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September 03, 1996 - Image 70

Resource type:
The Michigan Daily, 1996-09-03

Disclaimer: Computer generated plain text may have errors. Read more about this.

4F - The Michigan Daily - New Student Edition - September 3, 1996

Field hockey looks to rebuild

By Will MeCahill
Daily Sports Writer
Just as the 1995 season gave the Michigan field hockey
team something brand new to look forward to - a pristine
field - so will the 1996 campaign present the Wolverines
with a novelty.
This season, though, the squad will have a new coach.
After guiding Michigan to a fourth-place Big Ten finish,
head coach Patti Smith resigned after seven years at the helm.
The Wolverines set a 4-6 Big Ten mark, 12-9 overall.
Michigan started the season with a journey to the East
Coast. Sept. 8 marked Michigan's debut on its home turf, the
newly christened Phyllis Ocker Field. The Wolverines showed
few signs of having played indoors for five previous seasons as
they edged the Fighting Blue Hens of Delaware, 2-1.
After a 2-1 loss to Syracuse, the Wolverines reeled off five
straight wins entering conference play. The Wolverines capped
off the streak by handing rival Michigan State a 4-2 defeat.
With the squad's record even in the conference at 1-1, Michi-
gan traveled to Evanston to take on Big Ten powerhouse North-

western. With the score deadlocked at zero and less than a sec-
ond left in the second overtime, attacker and co-captain Aaleya
Koreishi poked in the game-winner to sink the Wildcats.
The victory pushed the Wolverines to a No. 8 national rank-
ing, equaling Michigan's highest showing in the poll.
The Wolverines again did themselves proud at Ocker Field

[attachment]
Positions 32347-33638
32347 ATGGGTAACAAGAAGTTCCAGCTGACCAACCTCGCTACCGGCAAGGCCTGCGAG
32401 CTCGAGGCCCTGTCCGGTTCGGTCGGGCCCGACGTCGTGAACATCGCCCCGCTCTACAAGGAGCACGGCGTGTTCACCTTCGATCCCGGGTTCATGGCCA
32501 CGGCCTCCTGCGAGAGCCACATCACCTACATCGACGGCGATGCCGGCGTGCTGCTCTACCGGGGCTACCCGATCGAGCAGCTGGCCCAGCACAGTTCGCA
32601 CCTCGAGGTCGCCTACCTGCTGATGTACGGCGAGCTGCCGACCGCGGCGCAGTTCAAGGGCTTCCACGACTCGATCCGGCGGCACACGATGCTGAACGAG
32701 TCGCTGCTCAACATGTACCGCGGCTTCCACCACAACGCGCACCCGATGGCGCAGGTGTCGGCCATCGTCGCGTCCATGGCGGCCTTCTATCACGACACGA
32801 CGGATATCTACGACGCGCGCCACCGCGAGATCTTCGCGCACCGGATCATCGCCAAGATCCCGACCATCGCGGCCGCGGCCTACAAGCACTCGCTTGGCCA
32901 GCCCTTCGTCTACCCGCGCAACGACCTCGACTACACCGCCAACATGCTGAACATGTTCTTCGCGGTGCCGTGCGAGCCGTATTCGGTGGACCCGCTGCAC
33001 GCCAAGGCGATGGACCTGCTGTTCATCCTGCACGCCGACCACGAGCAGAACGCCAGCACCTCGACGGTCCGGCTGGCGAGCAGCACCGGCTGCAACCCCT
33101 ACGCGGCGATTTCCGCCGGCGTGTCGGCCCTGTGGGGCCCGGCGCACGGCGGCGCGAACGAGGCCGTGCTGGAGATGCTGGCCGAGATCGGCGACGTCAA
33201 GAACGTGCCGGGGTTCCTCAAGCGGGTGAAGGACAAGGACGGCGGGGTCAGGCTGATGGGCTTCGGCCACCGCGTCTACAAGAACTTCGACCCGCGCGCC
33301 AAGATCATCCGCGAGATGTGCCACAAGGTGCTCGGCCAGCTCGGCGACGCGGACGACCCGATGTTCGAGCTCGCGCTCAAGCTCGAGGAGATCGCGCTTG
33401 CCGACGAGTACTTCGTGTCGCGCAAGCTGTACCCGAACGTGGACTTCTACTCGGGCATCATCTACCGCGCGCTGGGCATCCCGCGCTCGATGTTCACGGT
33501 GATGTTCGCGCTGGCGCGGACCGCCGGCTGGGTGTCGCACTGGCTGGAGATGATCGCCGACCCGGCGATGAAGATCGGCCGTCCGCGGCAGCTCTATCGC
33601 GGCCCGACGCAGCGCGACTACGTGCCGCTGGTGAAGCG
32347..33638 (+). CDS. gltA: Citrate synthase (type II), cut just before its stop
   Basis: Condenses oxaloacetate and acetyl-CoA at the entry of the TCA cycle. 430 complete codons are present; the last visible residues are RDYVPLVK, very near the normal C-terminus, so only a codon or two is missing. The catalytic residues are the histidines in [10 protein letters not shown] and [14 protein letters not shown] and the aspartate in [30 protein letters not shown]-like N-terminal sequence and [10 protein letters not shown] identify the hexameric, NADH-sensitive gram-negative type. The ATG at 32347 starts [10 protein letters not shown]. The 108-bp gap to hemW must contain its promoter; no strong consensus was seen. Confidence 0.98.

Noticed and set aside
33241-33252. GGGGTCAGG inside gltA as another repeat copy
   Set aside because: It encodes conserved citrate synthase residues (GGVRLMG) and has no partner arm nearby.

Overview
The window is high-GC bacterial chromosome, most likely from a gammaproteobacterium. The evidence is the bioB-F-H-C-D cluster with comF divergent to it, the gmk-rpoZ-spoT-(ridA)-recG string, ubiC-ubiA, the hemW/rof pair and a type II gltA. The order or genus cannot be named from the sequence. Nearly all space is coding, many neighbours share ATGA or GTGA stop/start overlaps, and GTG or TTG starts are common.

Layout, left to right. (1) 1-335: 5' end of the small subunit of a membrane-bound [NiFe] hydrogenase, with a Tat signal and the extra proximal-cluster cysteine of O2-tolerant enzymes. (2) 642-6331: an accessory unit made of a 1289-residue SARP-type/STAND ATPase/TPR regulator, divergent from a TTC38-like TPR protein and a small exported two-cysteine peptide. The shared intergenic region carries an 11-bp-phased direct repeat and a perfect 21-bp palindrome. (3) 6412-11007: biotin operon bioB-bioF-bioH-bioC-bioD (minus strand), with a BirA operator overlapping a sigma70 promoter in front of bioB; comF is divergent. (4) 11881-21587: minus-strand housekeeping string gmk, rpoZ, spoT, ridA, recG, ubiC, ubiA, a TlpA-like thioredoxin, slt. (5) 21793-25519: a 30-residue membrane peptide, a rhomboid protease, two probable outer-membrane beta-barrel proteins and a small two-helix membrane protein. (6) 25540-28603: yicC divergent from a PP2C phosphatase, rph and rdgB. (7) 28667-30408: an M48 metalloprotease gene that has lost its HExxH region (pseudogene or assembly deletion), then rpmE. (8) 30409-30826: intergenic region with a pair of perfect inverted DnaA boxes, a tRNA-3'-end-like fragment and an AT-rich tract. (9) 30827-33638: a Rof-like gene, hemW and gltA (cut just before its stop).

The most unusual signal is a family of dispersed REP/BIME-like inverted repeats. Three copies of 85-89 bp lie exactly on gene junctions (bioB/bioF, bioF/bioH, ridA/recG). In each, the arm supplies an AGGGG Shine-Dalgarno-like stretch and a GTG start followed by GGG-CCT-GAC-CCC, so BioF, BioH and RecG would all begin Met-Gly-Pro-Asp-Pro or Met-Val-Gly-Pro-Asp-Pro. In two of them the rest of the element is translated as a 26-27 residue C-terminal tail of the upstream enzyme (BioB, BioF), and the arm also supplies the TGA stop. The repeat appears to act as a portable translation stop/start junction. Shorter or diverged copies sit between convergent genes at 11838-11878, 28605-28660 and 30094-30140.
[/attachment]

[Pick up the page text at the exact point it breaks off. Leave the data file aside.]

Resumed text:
on Oct. 8. With the field's namesake among the spectators, and
on the day the field was dedicated, Michigan spanked arch-
rival Ohio State, 3-0.
It was mostly downhill for the Wolverines from there, howev-
er. The Wolverines' ultimate defeat in the conference tournament
came at the hands of a least likely opponent - the Buckeyes.
Entering the 1996 season, the Wolverines will have to deal
with some key losses. Gone will be attacker Sherene Smith
and Koreishi, as well as goaltender Rachael Geisthardt and the
other captain, defender Jennifer Lupinski.
Senior attacker Michelle Smulders and sophomore attacker
Julie Flachs will anchor the attack, while the keys to defense
should be held by senior Bree Derr. Two key additions will be
netminder Kati Oakes and midfielder Erica Widder.

// 11rII N



- 11 "Illoo op, ww"

Bill Lacure (front) tries to break an opponent's hold this season. The Michigan wrestling team had five All-Americans, Including
Lacure, and finished ninth In the nation.This year, four of the All-Americans return to anchor the squad.
Wrestlers finish strong at
NCAAs, prepare for future


112 off all carpet remnants

By Will McCahill
Daily Sports Writer
Every team begins its season with the
goal of improving on its last campaign.
For the Michigan wrestling team, the
goal was no different, and the results
upon which it was aiming to improve
were manageable, to say the least.